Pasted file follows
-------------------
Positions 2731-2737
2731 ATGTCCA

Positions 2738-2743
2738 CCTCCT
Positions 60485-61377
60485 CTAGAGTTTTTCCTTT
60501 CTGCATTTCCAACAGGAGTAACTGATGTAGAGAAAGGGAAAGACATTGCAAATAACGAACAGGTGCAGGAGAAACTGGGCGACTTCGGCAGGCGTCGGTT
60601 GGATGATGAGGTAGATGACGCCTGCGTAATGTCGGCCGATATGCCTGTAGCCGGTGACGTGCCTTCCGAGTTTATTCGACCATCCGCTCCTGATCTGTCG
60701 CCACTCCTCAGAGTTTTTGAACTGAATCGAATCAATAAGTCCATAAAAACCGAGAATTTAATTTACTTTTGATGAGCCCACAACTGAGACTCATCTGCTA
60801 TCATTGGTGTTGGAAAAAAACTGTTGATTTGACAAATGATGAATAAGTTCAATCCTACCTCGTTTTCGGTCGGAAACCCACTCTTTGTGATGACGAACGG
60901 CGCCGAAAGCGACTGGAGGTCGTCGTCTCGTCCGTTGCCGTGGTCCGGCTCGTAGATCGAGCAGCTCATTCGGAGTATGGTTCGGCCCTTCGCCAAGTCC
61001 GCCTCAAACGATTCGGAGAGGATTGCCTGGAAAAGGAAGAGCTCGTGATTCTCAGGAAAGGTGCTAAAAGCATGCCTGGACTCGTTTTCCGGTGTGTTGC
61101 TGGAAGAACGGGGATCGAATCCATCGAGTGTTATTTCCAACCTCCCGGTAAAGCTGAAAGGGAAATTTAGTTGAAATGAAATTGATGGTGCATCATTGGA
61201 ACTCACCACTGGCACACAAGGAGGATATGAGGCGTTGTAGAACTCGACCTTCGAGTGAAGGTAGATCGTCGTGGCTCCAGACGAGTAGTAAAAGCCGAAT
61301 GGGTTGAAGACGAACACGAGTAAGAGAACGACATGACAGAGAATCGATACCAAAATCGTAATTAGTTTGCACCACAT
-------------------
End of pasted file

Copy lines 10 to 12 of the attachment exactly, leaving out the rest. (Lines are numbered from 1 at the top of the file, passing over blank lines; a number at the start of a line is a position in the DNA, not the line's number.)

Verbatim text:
60801 TCATTGGTGTTGGAAAAAAACTGTTGATTTGACAAATGATGAATAAGTTCAATCCTACCTCGTTTTCGGTCGGAAACCCACTCTTTGTGATGACGAACGG
60901 CGCCGAAAGCGACTGGAGGTCGTCGTCTCGTCCGTTGCCGTGGTCCGGCTCGTAGATCGAGCAGCTCATTCGGAGTATGGTTCGGCCCTTCGCCAAGTCC
61001 GCCTCAAACGATTCGGAGAGGATTGCCTGGAAAAGGAAGAGCTCGTGATTCTCAGGAAAGGTGCTAAAAGCATGCCTGGACTCGTTTTCCGGTGTGTTGC